As this court has ruled, previously in First Nation Consulting vs. The Universal Triumvirate, and as former Justice Crown stated in that case, the law as unconstitutional as it was "the taking of property by the government and beyond constitutional standards." Though they referred to a tax in that case, the court upholds that precedent as it has a profound constitutional backing. Furthermore, there was no compelling reason for the government to ban weapon ownership and development at the time of passage, nor did the government have the power to seize existing technology, indicating an extraordinary overreach in government authority. The government is forbidden to seize property from an individual or private institution, that should be made clear in both this case and in the prior precedent, and it is for this reason that the court is ruling that the section of the Weapon Exchange Prevention Act that was recently added to indicate that ownership or development of this technology is unconstitutional. However, the ban on sale is not unconstitutional as the government is permitted to regulate commerce (which the Constitution directly states). If this court were to take the side of the law and find Aaron Ehtya guilty, it would set a terrible message that the government can seize property from its citizens and hinder development within the Triumvirate. Regardless of the subject matter, be it technology such as it is here, or writings, publications, or labor, the government may not seize it from the rightful owner without due process of law, as in, in order to punish for a legitimate crime committed (e.g. should an individual attack the Triumvirate with a weapon and be found guilty by the due process of law, it would be appropriate for the court to punish them by removing their ownership as part of what fine they may have to pay).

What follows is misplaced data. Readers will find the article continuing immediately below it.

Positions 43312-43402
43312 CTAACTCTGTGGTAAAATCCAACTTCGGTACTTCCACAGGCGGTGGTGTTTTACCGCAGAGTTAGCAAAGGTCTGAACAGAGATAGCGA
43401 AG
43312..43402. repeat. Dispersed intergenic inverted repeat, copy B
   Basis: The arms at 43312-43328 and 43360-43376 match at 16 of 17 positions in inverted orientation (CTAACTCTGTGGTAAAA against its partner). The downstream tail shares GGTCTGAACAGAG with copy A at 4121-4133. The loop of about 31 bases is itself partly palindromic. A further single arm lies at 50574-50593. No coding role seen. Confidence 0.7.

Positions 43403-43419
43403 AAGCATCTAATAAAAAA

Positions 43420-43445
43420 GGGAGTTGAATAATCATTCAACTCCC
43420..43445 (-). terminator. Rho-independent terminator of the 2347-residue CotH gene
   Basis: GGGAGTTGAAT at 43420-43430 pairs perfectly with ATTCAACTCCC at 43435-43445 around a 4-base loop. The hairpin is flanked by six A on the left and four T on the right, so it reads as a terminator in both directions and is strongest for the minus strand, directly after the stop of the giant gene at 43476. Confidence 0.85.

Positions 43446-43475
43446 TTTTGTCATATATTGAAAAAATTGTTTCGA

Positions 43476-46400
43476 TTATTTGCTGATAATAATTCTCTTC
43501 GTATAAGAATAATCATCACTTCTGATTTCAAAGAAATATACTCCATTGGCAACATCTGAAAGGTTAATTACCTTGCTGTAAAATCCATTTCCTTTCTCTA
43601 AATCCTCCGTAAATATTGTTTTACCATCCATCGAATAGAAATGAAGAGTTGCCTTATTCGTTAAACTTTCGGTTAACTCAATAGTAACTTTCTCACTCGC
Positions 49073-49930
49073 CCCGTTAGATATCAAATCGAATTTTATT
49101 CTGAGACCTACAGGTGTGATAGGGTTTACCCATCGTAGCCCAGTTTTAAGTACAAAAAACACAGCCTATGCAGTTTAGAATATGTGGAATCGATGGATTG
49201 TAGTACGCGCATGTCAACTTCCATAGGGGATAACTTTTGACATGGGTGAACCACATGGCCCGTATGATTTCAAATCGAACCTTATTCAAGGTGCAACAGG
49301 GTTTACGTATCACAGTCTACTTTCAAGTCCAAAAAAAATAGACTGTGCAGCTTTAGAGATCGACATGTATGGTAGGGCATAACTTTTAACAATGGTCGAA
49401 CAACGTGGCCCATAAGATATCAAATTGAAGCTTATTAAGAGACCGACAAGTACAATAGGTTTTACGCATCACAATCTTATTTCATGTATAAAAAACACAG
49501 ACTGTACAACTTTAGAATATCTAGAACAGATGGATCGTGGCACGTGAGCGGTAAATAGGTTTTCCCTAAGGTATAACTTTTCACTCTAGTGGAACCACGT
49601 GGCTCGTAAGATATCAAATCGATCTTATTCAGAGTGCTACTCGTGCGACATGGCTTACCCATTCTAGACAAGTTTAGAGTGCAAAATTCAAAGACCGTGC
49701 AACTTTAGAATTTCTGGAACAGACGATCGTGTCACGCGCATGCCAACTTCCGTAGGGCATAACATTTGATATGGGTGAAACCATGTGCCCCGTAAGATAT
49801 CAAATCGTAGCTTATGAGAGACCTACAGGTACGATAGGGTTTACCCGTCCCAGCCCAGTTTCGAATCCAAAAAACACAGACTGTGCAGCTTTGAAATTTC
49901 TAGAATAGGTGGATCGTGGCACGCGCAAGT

This court must also address the nature of jurisdiction, which was brought forth in this trial. Mr. Ehtya's actions are within the jurisdiction of the Triumvirate as he utilized Triumvirate sites, contacts within the Triumvirate, technology made available by the Triumvirate and its inner-community, and was done under the domain of General Defense (a company registered within the Triumvirate).